Monday, August 5, 2019

In the midst of such tragedy, what can we do?

On Saturday morning, shots were fired as a young man killed nearly two dozen people in an El Paso Walmart. As bodies hit the ground and countless people grieved, I sat several hundred miles away, my hand outstretched in prayer. My husband, myself, and four other married couples were immersed in prayer. We prayed for each other, for our children, for our marriages. We supported each other, asking God to be with us and hold us close. Tucked away in a rustic lodge in Arkansas, we were unaware of the tragic shooting in Texas-soon followed by another in Ohio. 

As I try to avoid stepping in the piles of dirt and grime that adorn the floor, as I encourage my children to rest (our time in Arkansas was joyfully full and wore them out), my mind wanders; stopping to dwell on those killed, on their families, and on those who inflicted such tremendous pain and suffering. The question arises, from my heart and from those of my fellow Americans: What can we do? We don't want to face this kind of tragedy again. We don't want more innocent lives to be lost. We don't want to live in a country where a typical trip to Walmart on a Saturday morning could be deadly. 

We're all looking for answers, for consolation, for help.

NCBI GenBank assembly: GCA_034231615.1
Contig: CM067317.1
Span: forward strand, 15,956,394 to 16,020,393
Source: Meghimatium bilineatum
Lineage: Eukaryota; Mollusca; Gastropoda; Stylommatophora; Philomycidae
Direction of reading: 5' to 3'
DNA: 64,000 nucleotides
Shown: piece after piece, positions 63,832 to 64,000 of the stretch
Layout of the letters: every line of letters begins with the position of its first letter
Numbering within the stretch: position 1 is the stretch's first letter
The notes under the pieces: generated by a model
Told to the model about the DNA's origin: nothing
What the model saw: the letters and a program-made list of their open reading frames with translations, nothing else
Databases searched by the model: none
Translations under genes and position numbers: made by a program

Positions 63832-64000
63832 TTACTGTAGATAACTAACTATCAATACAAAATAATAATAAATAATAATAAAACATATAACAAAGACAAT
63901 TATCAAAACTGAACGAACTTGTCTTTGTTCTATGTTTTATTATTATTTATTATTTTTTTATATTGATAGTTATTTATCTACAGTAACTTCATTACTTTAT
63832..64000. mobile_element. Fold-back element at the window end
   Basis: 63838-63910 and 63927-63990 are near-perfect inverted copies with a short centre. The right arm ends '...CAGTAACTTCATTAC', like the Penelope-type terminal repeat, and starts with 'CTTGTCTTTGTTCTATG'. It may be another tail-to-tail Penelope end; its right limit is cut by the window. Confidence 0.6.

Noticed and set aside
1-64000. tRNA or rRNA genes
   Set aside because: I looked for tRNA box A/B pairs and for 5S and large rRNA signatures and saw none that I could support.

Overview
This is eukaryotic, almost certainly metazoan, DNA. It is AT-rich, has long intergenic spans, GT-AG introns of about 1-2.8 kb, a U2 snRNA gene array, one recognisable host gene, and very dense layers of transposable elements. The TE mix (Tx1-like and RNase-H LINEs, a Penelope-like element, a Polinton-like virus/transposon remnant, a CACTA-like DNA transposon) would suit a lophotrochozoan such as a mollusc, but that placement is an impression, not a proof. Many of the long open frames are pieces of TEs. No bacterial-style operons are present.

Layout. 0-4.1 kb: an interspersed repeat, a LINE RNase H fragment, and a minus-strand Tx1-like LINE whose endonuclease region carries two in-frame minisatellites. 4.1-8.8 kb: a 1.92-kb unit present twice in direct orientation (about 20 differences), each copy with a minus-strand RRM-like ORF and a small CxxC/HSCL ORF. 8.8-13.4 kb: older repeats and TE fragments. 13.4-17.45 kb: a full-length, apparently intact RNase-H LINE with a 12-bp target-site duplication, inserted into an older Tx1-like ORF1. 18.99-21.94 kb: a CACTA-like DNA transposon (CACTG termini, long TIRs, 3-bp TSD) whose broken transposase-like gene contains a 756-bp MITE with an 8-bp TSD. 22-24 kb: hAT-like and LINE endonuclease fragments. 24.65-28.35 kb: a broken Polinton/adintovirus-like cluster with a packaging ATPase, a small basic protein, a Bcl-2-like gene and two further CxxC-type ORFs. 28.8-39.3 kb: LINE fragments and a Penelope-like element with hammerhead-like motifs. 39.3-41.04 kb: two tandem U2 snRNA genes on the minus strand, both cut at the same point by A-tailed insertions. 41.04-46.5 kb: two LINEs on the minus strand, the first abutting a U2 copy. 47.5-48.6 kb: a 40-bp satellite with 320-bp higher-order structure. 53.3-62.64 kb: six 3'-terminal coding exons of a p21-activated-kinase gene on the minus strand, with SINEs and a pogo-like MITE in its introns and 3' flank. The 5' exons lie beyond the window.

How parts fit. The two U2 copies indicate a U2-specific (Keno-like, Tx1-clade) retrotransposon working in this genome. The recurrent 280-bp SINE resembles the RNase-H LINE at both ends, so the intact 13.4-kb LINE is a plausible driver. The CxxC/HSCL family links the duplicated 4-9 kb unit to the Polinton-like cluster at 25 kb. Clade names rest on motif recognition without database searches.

I find it so fitting that, while the country was struck with horror over the tragic shootings last weekend, twenty-two families were gathered in the Ozarks on retreat. Together, these men, women, and children prayed, relaxed, and supported each other as they sought to cultivate holier marriages and families. 

Half-baked thoughts are swirling around in the haze of my tired mind. 

It's easy to tell other people to "pray for our country," but could we step up and start praying for our country? 

It's easy to point out fingers and make sweeping statements about mental health care, but could we get ourselves into counseling or therapy and face our prejudices head-on? 

It's easy to shout online about violence and guns and politics, but could we courageously cultivate peace in our own lives and homes? 

It's easy to proclaim that marriages and families are important, but could we seek healing, reconciliation, and unity in our marriages? 

We want answers, and we want change, but all too often, we make ourselves comfortable behind screens and our usual habits...and we find ourselves unwilling to do any actual work ourselves. Friends, let's ask God for the grace and courage to be willing to do the work that needs to be done. Let's ask God to help us as we seek reconciliation in our marriages, families, and communities. 

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